Norovirus can play protective role in mice

Infection can help intestines develop, strengthen immune system

Even a nasty “stomach bug” may have a good side.

Noroviruses are best known for the diarrhea and vomiting they produce in people. But a mouse norovirus can do the work of friendly gut bacteria to protect the intestines and boost the immune systems of mice, researchers from New York University School of Medicine report November 19 in Nature. The findings add to other studies suggesting that some of the many viruses infecting people and animals can help, not hurt (SN: 1/11/14, p. 18).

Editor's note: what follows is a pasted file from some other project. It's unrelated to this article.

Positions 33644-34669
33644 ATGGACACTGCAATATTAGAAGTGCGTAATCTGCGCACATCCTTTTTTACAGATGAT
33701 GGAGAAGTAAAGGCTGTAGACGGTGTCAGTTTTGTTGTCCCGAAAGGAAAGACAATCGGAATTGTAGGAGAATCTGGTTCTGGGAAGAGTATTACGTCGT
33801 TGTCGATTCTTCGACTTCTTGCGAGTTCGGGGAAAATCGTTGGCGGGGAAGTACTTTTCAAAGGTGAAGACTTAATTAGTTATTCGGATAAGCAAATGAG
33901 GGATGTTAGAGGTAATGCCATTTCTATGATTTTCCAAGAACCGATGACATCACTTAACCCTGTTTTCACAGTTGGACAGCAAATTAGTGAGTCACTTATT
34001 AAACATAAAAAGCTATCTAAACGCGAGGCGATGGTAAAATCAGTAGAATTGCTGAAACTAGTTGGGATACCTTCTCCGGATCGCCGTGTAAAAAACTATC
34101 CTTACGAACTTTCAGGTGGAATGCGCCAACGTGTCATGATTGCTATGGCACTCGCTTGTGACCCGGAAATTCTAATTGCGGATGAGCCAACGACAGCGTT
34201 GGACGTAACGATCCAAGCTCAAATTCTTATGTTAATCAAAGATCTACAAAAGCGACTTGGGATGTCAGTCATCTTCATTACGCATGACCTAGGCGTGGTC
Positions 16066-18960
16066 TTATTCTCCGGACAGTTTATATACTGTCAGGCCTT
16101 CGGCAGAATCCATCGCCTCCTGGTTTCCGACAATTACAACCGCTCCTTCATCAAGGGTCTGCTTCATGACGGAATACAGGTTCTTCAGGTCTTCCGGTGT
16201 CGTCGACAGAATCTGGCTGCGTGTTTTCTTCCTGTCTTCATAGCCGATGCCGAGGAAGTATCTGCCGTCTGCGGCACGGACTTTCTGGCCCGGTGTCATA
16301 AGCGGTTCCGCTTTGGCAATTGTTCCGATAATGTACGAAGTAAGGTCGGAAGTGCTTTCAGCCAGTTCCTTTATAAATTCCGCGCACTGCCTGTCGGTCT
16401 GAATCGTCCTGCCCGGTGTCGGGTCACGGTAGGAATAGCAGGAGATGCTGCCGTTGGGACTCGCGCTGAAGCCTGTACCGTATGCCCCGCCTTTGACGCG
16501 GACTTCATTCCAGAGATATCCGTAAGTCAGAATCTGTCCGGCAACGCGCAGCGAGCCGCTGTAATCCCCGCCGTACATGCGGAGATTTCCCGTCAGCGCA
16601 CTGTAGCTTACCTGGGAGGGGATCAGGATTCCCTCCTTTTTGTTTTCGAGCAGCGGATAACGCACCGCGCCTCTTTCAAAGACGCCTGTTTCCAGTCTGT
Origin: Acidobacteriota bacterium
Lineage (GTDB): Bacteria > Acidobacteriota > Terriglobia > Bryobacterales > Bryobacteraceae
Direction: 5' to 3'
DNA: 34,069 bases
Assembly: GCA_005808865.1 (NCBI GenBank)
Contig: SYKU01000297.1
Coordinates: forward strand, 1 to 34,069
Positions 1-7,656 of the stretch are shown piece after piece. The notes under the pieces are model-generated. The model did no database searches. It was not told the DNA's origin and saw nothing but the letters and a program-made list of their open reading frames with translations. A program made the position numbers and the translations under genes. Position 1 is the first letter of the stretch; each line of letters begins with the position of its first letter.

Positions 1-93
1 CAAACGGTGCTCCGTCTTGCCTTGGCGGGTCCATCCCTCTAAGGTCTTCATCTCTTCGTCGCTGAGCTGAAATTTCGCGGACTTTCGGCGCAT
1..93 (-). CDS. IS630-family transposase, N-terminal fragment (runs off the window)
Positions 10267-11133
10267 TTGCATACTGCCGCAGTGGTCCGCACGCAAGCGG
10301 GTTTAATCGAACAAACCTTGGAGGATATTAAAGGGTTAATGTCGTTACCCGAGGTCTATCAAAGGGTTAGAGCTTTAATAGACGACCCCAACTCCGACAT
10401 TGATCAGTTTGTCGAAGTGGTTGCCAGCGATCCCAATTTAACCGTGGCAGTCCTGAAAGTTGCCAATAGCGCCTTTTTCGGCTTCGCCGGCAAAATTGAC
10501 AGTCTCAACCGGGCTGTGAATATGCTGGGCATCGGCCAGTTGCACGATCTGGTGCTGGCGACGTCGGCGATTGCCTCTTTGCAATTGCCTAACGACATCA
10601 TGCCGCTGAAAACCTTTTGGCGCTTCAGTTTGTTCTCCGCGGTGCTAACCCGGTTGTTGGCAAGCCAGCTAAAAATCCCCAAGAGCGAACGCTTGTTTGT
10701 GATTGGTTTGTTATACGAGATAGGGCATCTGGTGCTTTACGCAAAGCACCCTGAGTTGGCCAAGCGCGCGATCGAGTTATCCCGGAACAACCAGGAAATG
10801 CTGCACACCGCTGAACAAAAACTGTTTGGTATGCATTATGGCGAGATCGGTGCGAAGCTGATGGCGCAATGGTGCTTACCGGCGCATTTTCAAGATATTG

Previous research has shown that in mice raised without any gut microbes, the intestines don’t develop properly and the immune system is frail. A two-week course of antibiotics that kills gut bacteria can also weaken the immune system and lead to thin intestinal lining, the researchers found. Several different strains of norovirus could reverse those problems.

Norovirus also helped fight a disease-causing bacterium called Citrobacter rodentium

Tina Hesman Saey is the senior staff writer and reports on molecular biology. She has a Ph.D. in molecular genetics from Washington University in St. Louis and a master’s degree in science journalism from Boston University.

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